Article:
Friday, 17 June 2011

The Boondock Saints

As a general rule I find myself rocking up late to all bandwagons but when I arrive I tend to jump on board these underground unstoppable juggernauts with gusto.  I don’t think there has ever been a cult classic that I have been a part of since its creation but I have spent my entire life being about four steps behind the general populace and my discovery of films has followed the same pattern.

We are on film two of my Norman Reedus phase which has taken a short hiatus due to the good Queen’s postal system not seeing fit to deliver the dvds ordered over a week ago but I digress……..

Due to my general incompetence I have lost and found my old natty dvd of The Boondock Saints on several occasions but in order to embrace the Reedus season which is taking place in my living room I splashed out and bought a fresh copy on Bluray. 

PLOT:  Irish twins Connor (Sean Patrick Flanery) and Murphy (Norman Reedus) creatively kill a couple of Russian gangsters in self defence after a St Paddy‘s Day bar-room brawl gets out of hand.  After a dream sequence (affectionately known by me as the orgasm scene) they realise their calling in life is to kill all the criminals in Boston.  Detective Smecker (Willem Dafoe) is sent to Boston to bring an end to the vigilante killings.  There is Billy Connolly.  There is killing.  There is Willem Dafoe in a dress. There is bloodshed. There is a lot of destroying evil so that the good may flourish.  END PLOT

The plot of The Boondock Saints is fine - two decent god loving brothers killing the scum of the earth to make the world a better place - I can get on board with this notion quite easily.  The film maintains its heavy religious undertones without turning into a preachy self-important mess. There aren’t many times in life when you find praying cool but it happens several times in The Boondock Saints.

There is plenty of humour - mostly due to the brothers bickering and some witty one lines thrown in for good measure.  As a cat lover I never thought watching a sleeping cat being shot at close distance could be amusing but this says more about me than the film.

If you look hard enough into any film that isn’t made by Guillermo del Toro you can find faults - the only fault in The Boondock Saints I care enough about to mention is St Patrick’s Day itself.  I have never in my twenty-five years of being Irish referred to the day of St Patrick as St Patty’s Day. In Ireland we keep the “D’s” thank you very much.

The Boondock Saints is an independent film and the budget at times is noticeably low but it doesn’t matter.  Sometimes keeping things simple works for the better and the opening scenes with The Blood of Cu Chulainn has become one of my favourite opening credit sequences.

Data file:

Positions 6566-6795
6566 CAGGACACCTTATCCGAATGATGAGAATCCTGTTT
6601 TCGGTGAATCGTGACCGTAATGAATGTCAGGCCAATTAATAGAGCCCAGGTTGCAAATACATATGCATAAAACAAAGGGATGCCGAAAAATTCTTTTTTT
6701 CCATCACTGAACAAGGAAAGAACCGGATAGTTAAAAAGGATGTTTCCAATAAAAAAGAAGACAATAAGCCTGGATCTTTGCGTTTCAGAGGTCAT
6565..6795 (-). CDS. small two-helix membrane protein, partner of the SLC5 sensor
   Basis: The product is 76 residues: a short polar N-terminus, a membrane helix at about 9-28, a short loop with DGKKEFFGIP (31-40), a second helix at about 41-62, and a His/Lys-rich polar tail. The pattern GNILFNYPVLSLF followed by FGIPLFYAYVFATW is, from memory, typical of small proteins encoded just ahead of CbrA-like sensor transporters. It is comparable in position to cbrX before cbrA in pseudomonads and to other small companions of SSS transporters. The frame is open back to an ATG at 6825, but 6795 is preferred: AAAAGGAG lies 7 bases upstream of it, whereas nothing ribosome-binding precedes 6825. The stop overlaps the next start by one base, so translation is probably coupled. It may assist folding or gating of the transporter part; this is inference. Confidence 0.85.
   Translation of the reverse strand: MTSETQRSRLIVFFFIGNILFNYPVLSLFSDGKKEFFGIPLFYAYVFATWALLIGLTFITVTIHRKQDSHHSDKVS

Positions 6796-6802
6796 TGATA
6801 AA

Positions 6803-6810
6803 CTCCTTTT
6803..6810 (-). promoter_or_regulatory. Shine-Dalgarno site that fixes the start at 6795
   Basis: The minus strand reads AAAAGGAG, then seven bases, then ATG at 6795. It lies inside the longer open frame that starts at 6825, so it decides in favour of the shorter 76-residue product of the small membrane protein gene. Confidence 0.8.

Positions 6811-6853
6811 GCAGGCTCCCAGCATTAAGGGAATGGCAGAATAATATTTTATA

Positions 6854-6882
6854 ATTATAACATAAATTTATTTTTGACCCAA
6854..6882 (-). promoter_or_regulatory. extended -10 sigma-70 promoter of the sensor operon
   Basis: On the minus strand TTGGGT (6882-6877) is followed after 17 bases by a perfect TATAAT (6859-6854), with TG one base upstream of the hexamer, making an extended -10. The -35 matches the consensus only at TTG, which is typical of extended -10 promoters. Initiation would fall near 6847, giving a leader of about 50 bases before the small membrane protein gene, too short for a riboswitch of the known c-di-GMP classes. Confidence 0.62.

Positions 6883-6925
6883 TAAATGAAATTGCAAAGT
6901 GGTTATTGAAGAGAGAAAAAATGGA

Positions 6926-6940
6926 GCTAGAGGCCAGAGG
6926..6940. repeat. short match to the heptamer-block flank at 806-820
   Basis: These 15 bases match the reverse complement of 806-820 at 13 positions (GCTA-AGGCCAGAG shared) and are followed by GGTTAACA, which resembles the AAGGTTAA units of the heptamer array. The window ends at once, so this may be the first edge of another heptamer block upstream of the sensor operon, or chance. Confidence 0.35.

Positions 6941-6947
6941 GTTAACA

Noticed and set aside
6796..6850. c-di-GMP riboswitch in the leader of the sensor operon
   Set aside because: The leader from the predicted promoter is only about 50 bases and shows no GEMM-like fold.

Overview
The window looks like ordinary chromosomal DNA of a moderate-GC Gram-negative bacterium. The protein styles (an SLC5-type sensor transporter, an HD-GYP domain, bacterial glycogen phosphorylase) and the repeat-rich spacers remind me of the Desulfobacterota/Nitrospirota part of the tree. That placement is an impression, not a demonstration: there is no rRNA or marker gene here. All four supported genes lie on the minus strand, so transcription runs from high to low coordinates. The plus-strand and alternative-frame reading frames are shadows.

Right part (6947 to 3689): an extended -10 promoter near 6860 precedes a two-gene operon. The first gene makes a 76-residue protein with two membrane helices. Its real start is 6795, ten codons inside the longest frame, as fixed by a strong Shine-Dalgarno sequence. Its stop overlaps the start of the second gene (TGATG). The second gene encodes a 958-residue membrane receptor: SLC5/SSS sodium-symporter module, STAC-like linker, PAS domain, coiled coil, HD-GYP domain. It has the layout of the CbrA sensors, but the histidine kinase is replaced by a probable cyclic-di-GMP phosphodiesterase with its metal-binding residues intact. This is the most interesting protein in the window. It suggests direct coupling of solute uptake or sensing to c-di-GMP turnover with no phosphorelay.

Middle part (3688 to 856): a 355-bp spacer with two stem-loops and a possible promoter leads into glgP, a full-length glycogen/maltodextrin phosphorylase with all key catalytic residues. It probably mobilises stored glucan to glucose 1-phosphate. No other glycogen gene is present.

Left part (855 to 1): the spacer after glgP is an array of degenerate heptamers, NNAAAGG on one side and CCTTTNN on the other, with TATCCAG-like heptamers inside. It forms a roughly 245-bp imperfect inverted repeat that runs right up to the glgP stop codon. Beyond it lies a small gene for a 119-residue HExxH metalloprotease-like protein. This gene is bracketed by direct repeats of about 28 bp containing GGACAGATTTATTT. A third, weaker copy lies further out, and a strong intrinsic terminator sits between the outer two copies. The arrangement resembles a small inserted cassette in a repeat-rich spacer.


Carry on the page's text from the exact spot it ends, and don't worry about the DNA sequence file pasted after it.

A film is only as good as its cast and Flaney and Reedus are great in their roles as Connor and Murphy.  After watching several convention videos on youtube and seeing that these two guys are friends in real life it actually makes me like the actors, their characters and the film even more - there is something genuinely likeable about all the people involved.

The Boondock Saints is very Connor heavy and he gets most of the scenes and lines although this by default makes Murphy my favourite.  There are a few scenes were it’s just Connor and Rocco (David Della Rocco) and I always, without fail, get this weird sense of “Yay Murphy’s back” when he wanders back from praying somewhere just off screen.  The screen time is a bit more even in the sequel. 

Every actor in the known world will at some stage play a role with an American accent but it’s only on the rarest of occasions that an Irish accent will be required and this usually goes down the road of the typical Oirish “top O the mornin’ to ye” leprechaun accent that I’ve yet to encounter on this Island.  Flanery and Reedus fair well with the accent and thankfully keep any Oirish tendencies to a minimum.

The action, violence and language are all there - it has its rating for a reason but by today’s blood splattering standards it isn’t as extreme as more recent films.

The Boondock Saints does get a bad rap from film critics who are paid a large wage to write about film.  I get that opinions are opinions and I have no interest in trying to change the minds of  those who don’t like The Boondock Saints.  What I will say is this -  I think that there is a certain amount of snobbery that comes with all film fans (myself included) and I believe that it is as trendy to run down The Boondock Saints as it is to gush about how breathtakingly wonderful The Shawshank Redemption is - when push comes to shove I know which film I would rather watch. 

The circumstances in which The Boondock Saints was pulled from the cinema are obviously unfortunate, however looking at it from the films point of view it probably saved it from being forgotten in a long line of Boston gangster films. 

The success of this film isn’t due to any amount of Empire Magazine gushing and fanfaring it is due to the word of mouth advertising by the fans to the new fans and this has turned The Boondock Saints into a cult classic which has spawned a sequel and if rumours are to be believed a tv show which is more than most mainstream films will ever achieve.

The Boondock Saints is a film that shall forever be loved.
Here endeth the gushing.


  1. sound like i might like it. i have some Irish blood in me although i am mostly Celtic heritage thank you and god bless

  2. Thanks for reading as always Roy! It is my favourite Irish/American film :-D